Constructions of Heterosexuality in the Cinema

By Wheeler Winston Dixon

Subjects: Cultural Studies
Series: SUNY series, Cultural Studies in Cinema/Video
Paperback : 9780791456248, 218 pages, January 2003
Hardcover : 9780791456231, 218 pages, January 2003

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Table of contents

List of Illustrations



1. Constructing Straightness

2. Breaks in the System

3. Performativity and Rupture

4. The Commodification of Straightness

Works Cited and Consulted

About the Author


Explores the ways that stereotypes of heterosexuality are portrayed and constructed in film.


straight / 'strāt (adj.) . . . without curves . . . correct . . . honest . . . not deviating from the normal . . . conventional . . . Heterosexual

Practically all mainstream cinema is "straight," and has been since its inception. In Straight, Wheeler Winston Dixon explores how heterosexual performativity has been constructed in film, from early cinema to the present day. In addition to discussing how cinematic visions of masculine and feminine desire have been commodified and sold to reinforce existing societal constructs, Dixon also documents the recent emergence of "hypermasculinity," a kinetic and exaggerated masculinity that has been created to counter the more gentle, thoughtful male portrayed in While You Were Sleeping, Sleepless in Seattle, and other films that seemingly threaten the established order of patriarchal cinematic discourse.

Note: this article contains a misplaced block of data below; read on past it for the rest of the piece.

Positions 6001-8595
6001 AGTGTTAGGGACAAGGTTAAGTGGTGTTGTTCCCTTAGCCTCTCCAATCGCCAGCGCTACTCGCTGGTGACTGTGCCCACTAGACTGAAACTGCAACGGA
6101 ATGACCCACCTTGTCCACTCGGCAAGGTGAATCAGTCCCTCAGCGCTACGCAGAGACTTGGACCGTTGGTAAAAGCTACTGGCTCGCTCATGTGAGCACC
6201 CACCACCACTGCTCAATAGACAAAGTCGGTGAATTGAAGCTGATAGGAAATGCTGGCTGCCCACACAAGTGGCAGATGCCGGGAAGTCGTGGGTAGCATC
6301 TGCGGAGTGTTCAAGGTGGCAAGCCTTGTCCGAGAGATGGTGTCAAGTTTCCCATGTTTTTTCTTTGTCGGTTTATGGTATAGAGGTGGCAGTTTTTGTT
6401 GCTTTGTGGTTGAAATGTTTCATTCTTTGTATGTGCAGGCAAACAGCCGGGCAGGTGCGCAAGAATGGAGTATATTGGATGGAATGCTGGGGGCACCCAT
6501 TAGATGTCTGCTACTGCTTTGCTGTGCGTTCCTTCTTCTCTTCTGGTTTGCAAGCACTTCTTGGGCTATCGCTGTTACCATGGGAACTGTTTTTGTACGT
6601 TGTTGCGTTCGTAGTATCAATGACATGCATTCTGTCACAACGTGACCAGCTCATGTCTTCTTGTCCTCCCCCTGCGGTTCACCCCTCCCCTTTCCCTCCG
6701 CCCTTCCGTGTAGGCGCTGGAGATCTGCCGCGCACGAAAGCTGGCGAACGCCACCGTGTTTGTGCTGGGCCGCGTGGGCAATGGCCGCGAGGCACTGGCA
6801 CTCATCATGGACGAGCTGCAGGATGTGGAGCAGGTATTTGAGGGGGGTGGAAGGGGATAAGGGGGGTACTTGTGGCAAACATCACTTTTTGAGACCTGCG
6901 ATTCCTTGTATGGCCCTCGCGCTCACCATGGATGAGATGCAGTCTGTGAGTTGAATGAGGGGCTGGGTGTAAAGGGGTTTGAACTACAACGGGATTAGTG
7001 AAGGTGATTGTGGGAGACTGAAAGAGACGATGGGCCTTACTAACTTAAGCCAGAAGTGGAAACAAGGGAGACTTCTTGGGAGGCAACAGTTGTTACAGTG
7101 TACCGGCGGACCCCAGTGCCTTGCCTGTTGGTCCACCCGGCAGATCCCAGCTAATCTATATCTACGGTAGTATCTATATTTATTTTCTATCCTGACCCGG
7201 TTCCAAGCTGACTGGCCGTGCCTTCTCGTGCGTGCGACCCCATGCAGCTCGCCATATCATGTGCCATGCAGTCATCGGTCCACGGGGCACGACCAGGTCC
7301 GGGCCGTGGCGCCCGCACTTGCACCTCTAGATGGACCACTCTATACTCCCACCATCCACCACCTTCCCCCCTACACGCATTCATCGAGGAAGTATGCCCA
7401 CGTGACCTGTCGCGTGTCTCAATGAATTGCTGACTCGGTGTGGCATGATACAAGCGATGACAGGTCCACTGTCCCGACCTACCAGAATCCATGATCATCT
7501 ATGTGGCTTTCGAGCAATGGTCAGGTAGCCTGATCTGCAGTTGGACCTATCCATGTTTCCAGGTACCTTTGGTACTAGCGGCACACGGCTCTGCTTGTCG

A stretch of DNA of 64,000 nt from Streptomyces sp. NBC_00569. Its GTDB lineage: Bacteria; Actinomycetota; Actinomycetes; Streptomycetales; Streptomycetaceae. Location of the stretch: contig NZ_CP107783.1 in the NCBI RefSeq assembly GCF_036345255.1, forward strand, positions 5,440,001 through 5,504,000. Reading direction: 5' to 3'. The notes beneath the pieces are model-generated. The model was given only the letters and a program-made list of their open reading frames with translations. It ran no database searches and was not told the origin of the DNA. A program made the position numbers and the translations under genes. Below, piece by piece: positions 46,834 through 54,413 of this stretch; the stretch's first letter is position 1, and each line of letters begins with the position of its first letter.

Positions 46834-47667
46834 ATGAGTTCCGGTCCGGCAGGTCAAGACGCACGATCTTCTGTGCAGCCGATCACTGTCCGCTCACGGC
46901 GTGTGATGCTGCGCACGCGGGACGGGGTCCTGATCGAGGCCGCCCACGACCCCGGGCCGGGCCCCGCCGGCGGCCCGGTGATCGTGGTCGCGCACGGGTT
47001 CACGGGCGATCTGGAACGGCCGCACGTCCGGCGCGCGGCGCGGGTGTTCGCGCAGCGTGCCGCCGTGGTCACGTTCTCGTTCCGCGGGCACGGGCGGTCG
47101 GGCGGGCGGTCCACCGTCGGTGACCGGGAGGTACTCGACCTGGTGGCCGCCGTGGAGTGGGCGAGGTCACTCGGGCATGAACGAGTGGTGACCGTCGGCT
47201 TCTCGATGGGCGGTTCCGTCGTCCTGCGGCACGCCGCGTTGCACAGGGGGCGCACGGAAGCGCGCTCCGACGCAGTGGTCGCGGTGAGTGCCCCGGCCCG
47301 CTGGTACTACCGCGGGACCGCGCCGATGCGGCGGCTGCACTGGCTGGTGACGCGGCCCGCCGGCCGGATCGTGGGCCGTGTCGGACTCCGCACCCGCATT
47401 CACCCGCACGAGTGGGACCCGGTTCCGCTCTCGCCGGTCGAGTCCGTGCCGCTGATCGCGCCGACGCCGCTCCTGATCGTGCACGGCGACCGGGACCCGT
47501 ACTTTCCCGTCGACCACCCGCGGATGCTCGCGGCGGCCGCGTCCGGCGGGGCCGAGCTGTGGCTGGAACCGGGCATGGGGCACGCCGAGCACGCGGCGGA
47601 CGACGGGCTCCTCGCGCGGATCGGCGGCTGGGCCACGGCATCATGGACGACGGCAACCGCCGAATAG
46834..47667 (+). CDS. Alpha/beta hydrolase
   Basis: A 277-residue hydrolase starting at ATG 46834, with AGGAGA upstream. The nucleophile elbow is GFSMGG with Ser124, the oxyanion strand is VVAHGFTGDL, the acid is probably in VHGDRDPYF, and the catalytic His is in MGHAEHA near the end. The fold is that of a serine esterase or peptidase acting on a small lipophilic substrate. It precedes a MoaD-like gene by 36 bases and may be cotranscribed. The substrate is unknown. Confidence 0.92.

Wheeler Winston Dixon is the James Ryan Endowed Professor of Film Studies, coeditor in chief of Quarterly Review of Film and Video, and chairperson of the Film Studies Program at the University of Nebraska at Lincoln. His many books include The Second Century of Cinema: The Past and Future of the Moving Image; The Films of Jean-Luc Godard; and The Transparency of Spectacle: Meditations on the Moving Image, all published by SUNY Press; and Collected Interviews: Voices from Twentieth-Century Cinema.